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Kitson Town native publishes first literary work

Published:Tuesday | July 25, 2017 | 12:00 AMRuddy Mathison

MANDEVILLE, Manchester:

Born in Kitson Town, St Catherine, and surrounded by 10 small adjoining communities, Garfield Angus, despite childhood challenges, always sees himself as possessing the resilience to excel at the highest level.

The release of his first literary work titled Triumphs, a compilation of short stories highlighting different aspects of the Jamaican culture and lifestyle, is a testimony to his grit and determination to excel as a writer.

Defying the general beliefs held by many in his native Kitson Town, that no one from the area can excel beyond a certain point, Angus, who is employed as an information officer with the Jamaica Information Service, has defied the many challenges growing up, including being separated from his mother when he was only three months old and dropping out of school at age 14 to writing his first book.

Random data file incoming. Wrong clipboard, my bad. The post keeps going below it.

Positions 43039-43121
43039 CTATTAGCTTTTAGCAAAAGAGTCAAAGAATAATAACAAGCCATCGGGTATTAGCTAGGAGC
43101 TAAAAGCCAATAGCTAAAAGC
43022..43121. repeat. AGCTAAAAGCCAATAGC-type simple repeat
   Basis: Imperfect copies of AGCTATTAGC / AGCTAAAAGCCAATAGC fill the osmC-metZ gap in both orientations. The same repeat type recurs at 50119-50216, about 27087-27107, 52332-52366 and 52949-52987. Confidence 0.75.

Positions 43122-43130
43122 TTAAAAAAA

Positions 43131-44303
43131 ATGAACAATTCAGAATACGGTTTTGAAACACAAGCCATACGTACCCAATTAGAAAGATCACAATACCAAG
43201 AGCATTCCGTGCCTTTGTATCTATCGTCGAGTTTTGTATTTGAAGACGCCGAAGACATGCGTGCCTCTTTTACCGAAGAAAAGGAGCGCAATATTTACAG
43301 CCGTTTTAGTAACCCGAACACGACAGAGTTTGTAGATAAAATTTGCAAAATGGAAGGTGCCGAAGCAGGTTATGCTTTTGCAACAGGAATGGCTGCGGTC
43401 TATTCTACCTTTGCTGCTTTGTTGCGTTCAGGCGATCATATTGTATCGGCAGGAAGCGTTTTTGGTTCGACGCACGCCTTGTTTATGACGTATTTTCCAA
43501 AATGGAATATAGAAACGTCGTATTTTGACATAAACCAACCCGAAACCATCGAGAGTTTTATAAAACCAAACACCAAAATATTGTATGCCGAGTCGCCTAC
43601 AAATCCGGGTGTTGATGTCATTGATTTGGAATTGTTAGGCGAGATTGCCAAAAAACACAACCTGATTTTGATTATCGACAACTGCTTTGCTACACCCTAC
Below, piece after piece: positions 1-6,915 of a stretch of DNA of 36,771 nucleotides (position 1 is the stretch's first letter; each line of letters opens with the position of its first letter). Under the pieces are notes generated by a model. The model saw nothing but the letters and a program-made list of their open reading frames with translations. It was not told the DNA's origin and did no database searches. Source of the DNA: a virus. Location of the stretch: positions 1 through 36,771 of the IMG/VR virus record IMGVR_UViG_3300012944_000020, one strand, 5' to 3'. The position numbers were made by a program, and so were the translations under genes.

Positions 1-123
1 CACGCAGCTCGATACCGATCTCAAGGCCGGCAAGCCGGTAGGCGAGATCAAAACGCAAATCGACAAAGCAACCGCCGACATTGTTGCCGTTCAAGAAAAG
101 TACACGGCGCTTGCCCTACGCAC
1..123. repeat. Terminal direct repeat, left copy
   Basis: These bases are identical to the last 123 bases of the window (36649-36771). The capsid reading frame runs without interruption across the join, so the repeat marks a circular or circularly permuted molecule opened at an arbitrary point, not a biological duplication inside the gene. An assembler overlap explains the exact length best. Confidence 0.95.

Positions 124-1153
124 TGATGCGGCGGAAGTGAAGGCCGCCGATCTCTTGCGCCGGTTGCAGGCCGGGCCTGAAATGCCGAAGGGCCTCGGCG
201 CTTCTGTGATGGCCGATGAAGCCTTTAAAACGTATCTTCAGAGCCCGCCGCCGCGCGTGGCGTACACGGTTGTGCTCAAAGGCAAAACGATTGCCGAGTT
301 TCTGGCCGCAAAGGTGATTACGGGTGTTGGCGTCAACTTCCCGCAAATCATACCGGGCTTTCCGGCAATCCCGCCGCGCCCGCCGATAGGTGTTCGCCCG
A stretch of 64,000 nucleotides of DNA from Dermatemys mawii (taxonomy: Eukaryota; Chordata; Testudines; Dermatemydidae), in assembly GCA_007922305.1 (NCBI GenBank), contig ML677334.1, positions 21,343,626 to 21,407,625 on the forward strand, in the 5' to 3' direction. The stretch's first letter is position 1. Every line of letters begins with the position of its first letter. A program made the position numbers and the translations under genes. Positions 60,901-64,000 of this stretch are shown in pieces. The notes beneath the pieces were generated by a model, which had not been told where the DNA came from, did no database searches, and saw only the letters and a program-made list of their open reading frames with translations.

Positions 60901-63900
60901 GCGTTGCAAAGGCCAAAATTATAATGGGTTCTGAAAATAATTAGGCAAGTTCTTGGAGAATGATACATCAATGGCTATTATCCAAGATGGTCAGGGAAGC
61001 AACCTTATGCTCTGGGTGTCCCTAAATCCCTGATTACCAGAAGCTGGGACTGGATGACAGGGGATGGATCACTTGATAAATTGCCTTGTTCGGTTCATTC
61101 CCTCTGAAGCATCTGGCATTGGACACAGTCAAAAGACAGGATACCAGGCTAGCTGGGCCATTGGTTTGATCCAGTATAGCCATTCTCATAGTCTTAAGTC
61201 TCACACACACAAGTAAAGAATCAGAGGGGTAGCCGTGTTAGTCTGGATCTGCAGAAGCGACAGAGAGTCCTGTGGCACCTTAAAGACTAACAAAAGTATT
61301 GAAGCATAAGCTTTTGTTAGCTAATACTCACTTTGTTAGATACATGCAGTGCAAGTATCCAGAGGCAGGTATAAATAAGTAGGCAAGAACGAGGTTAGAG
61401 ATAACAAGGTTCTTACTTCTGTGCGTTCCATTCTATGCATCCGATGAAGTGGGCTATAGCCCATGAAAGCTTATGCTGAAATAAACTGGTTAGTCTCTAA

"I am determined to succeed as a writer and I have never let the challenges keep me back from attaining my goal," he told Rural Xpress.

"I did not have the normal childhood like many in my time enjoyed, after dropping out of school, the Manchester Parish Library was where I literally reside, having moved to that area."




Angus said he became interested in journalism at age 19 and started working as a correspondent for newspapers here and abroad.

"My interest in the field of journalism led me to seek enrolment at CARIMAC, but I could not be matriculated because I did not have the requisite qualifications."

Continued Angus: "I was determined ... . I started as a correspondent with the Jamaica Herald while I sought the qualifications to enter the university."

At a recent book launch at the Manchester Parish Library, excerpts from his book were read to an appreciative audience, with Angus describing the stories in the book as real life experiences.

"The stories in Triumphs, while fictional, are apt descriptions of my real life experiences," he shared.

Founder and principal of the Hammersmith Preparatory School Michel Shah in his assessment said the series of short stories compel the readers to think positively.

"Students who struggle and women in abusive relationships will relate to this book," he told Rural Xpress.

Angus who has started working on his second book told Rural Xpress that copies of Triumphs can be found in major book stores islandwide.